The following interview with conducted (July 97) at the recent Monster Bash in Ligonier, Pa. The con focused mostly on classic horror (i.e. Wolf Man, Frankenstein, Dracula, etc), but one of the guests of honor was Tom Savini. As you can tell from my page I am a big fan of Tom and was lucky enough to sit down and do an interview with the King of Splatter himself. So enjoy!!!
Caretaker: I am here at the Monster Bash talking with Tom Savini, the King of Splatter. Tom, I have read many of the articles you have done over the years and was wondering who your influences were? I know Lon Chaney, Sr was one of your idols, but who else?
Tom Savini: Definitely, Jack Pierce, of course. Because to me Frankenstein existed and I didn't realize or discover to some years later that he existed because of Jack Pierce and James Whale and other people. But as far as the actual monsters, something I would duplicate on myself was inspired by Jack Pierce's efforts. Dick Smith, of course. Dick Smith was the only guy who you could call up and he would share information with you, secrets of make-up techniques. Before that I was sticking chewing gum in my ear. Later on you have Staurt Freeborn, Rob Bottin, Rick Barker, Stan Winston. You know all the walking ones today.
Caretaker: How about as an actor?
Tom Savini: Not that they are great actors, but personalities. Actually when you are watching a movie, you are watching a series of takes that work. An actor is only as good as he was within that take. Tom Lee Jones, to me is like one of the greatest actors around. But growing up, I was influenced by Charles Bronson, Charlton Hestion, John Wayne, Steve McQueen, Lee Marvin, the tough guys. Again, personalities and not so much the actor. But as far as actors go, Tom Lee Jones, Lawrence Oliver, Burt Lancaster, and Tony Curtis were all big influences.
Caretaker: Are you a horror fan?
Tom Savini: I thought I was the horror fan. No, I am the fan that made it good, well at least that is what they tell me. Horror is such a right turn off the path, the beaten kind of everyday normal path. Also, its a scary thing, anything that gets your adrenaline going . Endocrinologist will tell you a horror movie, a roller coaster ride that sort of thing releases in your system a chemical. I don't know the name of chemical, but it's a cancer fighting chemical. That if you were to go get a treatment of it would cost you $40, 000. So watching a horror movies, riding a roller coaster or that kind of thing produces millions of dollars of this chemical in your body. But horror is such a...its the weirdness of it. We all love a freakshow. We all stop to look at the accident. It stems from that.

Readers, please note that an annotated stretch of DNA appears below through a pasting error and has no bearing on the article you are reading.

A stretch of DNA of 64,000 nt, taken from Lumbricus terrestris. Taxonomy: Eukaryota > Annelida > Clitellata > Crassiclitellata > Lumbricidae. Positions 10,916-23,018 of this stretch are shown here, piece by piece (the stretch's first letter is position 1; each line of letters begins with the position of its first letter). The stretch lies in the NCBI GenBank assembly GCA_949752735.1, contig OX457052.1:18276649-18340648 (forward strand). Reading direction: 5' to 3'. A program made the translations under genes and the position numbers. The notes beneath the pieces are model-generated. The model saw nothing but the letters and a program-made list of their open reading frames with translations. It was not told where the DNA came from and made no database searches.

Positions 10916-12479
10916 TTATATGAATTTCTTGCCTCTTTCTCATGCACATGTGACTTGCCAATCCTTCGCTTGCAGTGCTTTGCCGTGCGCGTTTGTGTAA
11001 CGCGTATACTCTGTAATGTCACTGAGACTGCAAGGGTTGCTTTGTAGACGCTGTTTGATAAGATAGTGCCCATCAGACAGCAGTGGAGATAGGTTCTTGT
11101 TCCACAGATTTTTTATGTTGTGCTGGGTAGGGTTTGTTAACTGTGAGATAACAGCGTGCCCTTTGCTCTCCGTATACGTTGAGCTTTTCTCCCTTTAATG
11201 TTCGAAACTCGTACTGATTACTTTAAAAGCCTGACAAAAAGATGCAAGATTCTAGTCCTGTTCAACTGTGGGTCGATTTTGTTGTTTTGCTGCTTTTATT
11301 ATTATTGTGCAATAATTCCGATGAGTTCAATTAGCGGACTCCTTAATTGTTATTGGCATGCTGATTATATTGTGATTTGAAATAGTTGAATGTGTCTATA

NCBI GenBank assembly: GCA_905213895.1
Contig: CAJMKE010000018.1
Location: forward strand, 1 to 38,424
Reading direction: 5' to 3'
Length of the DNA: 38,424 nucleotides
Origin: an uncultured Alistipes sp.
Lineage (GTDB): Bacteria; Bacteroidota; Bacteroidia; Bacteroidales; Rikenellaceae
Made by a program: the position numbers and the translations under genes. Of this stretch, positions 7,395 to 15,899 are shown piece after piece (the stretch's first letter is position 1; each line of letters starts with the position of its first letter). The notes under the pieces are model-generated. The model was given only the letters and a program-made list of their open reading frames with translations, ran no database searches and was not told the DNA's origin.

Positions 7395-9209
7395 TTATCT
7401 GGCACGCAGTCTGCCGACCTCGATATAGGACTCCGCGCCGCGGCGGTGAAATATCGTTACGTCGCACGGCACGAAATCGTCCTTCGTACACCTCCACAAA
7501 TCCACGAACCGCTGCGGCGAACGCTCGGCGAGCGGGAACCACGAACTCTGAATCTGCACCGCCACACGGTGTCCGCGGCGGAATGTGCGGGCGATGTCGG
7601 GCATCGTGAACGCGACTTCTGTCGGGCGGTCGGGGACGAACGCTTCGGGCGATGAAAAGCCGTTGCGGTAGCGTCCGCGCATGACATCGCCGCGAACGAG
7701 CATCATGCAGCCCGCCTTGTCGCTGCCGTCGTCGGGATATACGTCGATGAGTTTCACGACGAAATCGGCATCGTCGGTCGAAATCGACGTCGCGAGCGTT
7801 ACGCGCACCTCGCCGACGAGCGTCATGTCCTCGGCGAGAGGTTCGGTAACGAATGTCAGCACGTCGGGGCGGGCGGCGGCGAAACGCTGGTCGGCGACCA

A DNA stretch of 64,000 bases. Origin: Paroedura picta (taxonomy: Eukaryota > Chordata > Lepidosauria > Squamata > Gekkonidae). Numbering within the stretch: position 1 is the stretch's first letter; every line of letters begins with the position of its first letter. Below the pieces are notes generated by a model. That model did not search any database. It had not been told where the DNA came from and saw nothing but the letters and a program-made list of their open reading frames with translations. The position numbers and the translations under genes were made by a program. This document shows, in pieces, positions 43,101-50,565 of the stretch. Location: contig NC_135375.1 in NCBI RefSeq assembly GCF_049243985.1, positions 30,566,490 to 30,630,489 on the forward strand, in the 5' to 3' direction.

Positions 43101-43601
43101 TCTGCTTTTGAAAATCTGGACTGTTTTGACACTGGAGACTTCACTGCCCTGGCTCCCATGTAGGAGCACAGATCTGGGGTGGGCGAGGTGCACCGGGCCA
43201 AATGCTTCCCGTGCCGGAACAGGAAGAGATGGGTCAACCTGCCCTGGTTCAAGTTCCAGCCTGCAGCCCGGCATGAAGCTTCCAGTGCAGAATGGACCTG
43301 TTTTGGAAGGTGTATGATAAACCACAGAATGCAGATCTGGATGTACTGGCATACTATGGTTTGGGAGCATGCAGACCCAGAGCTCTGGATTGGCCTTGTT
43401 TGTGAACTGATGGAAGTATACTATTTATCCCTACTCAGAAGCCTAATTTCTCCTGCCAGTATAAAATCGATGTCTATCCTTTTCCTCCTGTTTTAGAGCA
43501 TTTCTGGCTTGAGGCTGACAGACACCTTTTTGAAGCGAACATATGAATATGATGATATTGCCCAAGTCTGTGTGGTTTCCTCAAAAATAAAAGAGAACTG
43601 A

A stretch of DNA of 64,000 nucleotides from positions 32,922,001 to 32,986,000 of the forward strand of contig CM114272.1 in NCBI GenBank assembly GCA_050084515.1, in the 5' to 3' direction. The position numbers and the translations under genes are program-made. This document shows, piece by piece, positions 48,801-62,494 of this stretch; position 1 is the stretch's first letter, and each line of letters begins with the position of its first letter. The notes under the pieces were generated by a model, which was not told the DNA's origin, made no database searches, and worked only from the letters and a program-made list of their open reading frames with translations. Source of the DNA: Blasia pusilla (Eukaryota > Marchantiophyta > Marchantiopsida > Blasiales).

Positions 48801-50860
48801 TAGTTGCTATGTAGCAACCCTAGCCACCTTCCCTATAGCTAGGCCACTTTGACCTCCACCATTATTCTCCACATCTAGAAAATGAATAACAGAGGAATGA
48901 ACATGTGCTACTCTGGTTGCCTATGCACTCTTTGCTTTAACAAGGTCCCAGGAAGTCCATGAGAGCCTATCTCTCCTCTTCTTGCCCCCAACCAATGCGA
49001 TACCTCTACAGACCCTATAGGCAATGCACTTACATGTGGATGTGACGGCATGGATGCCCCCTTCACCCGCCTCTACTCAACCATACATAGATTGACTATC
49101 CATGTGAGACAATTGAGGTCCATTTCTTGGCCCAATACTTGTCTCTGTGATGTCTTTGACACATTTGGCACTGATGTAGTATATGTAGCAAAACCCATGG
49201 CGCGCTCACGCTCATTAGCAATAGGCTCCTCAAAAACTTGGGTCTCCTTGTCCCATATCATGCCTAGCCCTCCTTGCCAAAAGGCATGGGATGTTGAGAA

Caretaker: Speaking as a fan, what is your view on the state of horror today?
Tom Savini: Well, I don't think that horror has reached the point where they are making movies as an excuse to sell hamburgers, button, etc. I am a little afraid that the danger of a movie like Scream making so much money, is that it trains people to except such stupidity as a horror movie. I prefer the classic horror, the monsters, but they are not scary anymore. The only horror that scared me was The Exorcist and the Alien trilogy. So it is possible to be inventive and unique in the genre of horror. Who is going to do that I don't know, but I 'll be waiting for them and hopefully I can be one of them.
Caretaker: Tell us a little about what it felt like working on your first film "Deathdream"?
Tom Savini: Well, it was my first movie so being in a room with lots of people with a big camera on a dolly...it was like "Wow, hey I am where they are making a movie", someplace where I always wanted to be. Then it was like the Peggy Lee song, "Is that all there is". The things that stick out was doing the effects, when they didn't work we could do them again, but when they did, it was very rewarding.
Caretaker: How did you come to meet George Romero?
Tom Savini: Well he came to my high school, I think I was a sophomore. He came looking for actors for a film he was making called "Whine of the Fawn", which was never made. I was one of two actors that he took down to his studio for a screen test. Years later when I heard he was making "Night of the Living Dead", I went down with my portfolio to say "hey, I can do make-up effects." George said he could use me, but I had just enlisted in the army and was in Vietnam when the movie was made. But a few years later, I heard he was making "Martin" so I went down to audition for the vampire, but he was already cast. So I stayed on and did the effects for the film.